CEO Pay Three Times That of Other Named Executive Officers
We’re currently awaiting the final rules from the SEC on how companies will be required to calculate and disclose the ratio of CEO pay to median worker pay. However, investors and governance experts continue to maintain that the more important ratio is that of the CEO and other members of the management team.
CEO pay is 2.93 times that of the other named executive officers at companies in the S&P 500. Median multiples of CEO to named executive officer (NEO) pay ranged from 2.61 to 3.65 at information technology and materials companies, respectively, according to our study of recent SEC filings.
Additionally, CEO pay is 2.98 times that of CFOs at the same companies. This ratio ranged from 2.71 to 3.50 at information technology and materials companies, respectively.
These ratios were calculated under the same methodology as the pending CEO to median employee ratio disclosure that will be mandated once the SEC finalizes the rules required under the five-year old Dodd-Frank Act. Under the rules, companies will be required to use a definition of total pay consistent with that currently used in the Summary Compensation Table of the proxy statement. In addition to base salary, bonus, equity awards valued on the date of grant, and the value of benefits and perquisites, this total pay number also includes the change in pension value and nonqualified deferred compensation earnings. This last element in particular is a matter of controversy in the governance community, as it says less about pay delivered than it does about executive tenure and changes in actuarial assumptions.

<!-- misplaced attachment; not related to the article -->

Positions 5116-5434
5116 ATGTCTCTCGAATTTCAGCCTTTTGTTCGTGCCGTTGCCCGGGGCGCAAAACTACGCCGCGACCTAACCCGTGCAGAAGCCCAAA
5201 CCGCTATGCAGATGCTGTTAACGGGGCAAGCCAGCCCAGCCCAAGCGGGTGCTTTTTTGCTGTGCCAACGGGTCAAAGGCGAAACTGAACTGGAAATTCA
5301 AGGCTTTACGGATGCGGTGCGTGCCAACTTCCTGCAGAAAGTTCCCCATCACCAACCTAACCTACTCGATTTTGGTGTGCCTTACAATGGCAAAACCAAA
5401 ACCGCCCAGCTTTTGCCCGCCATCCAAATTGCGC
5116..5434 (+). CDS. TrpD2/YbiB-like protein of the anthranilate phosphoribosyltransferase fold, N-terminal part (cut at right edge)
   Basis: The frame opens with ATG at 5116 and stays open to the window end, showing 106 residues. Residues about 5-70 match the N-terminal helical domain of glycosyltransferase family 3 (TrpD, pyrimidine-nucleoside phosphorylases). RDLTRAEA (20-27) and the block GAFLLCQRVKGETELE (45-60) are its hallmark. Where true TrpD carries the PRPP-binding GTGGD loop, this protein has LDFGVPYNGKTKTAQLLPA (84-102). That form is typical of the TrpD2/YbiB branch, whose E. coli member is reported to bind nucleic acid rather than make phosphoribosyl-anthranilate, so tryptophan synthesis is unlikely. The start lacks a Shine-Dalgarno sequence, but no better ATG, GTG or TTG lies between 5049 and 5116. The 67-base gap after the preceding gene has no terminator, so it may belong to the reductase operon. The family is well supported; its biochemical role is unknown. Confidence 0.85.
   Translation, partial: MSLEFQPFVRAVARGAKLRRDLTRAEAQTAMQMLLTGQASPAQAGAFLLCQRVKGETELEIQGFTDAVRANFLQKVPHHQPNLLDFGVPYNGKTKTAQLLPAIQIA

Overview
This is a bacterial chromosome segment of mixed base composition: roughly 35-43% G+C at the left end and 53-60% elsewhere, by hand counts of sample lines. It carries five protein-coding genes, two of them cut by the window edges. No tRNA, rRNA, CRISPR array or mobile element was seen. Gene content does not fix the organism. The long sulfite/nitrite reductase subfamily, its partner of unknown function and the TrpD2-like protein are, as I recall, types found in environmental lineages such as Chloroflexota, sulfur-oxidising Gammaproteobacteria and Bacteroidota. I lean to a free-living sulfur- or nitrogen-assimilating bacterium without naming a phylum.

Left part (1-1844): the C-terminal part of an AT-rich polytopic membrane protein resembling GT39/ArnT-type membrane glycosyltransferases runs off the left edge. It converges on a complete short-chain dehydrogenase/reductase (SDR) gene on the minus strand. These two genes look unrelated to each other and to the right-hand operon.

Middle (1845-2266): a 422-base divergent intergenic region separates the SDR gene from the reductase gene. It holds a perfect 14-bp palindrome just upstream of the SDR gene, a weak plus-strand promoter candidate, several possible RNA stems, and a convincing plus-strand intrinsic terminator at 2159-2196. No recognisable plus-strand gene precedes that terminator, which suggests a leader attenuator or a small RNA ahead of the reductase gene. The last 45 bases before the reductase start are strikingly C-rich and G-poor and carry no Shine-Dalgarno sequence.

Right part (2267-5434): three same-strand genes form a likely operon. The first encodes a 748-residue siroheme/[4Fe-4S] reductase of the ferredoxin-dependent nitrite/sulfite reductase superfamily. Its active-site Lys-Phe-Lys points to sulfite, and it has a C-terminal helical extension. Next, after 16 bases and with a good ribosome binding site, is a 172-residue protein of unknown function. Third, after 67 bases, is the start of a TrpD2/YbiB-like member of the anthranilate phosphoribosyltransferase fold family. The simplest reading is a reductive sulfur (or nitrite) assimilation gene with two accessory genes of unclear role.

This ratio has been widely criticized by the business community, as well as institutional shareholders and shareholder advisory firms, and even the SEC, all of whom contend that the statistic will not be useful or comparable across companies. Indeed, the ratio may be more illustrative of the type of business and the number of overseas workers than it is about whether or not the company is providing fair pay to employees. And at least one of the major shareholder advisory firms has suggested that the firm does not intend to incorporate pay ratios into their Say on Pay vote recommendation analysis.
Unlike the CEO to median employee ratio, the CEO to NEO ratio can provide insight on the executive team in charge of the company, including talent development, succession planning and retention. A high ratio, for example, may be indicative of an imperial CEO, or a lack of a viable CEO successor among the management team. Additionally, high ratios can be harbingers of retention concerns, as it may suggest that members of the management team may not have sufficient “glue”, in the form of long-term retention awards. This should be an area of particular concern for boards, as it is often more expensive to recruit an executive from outside the company than to promote from within.
In our experience, most companies informally review this relationship on a regular basis, as a way to “gut-check” results of pay levels determined based on an individual position’s competitive market and the relative strength of the incumbent executive to others in the same position.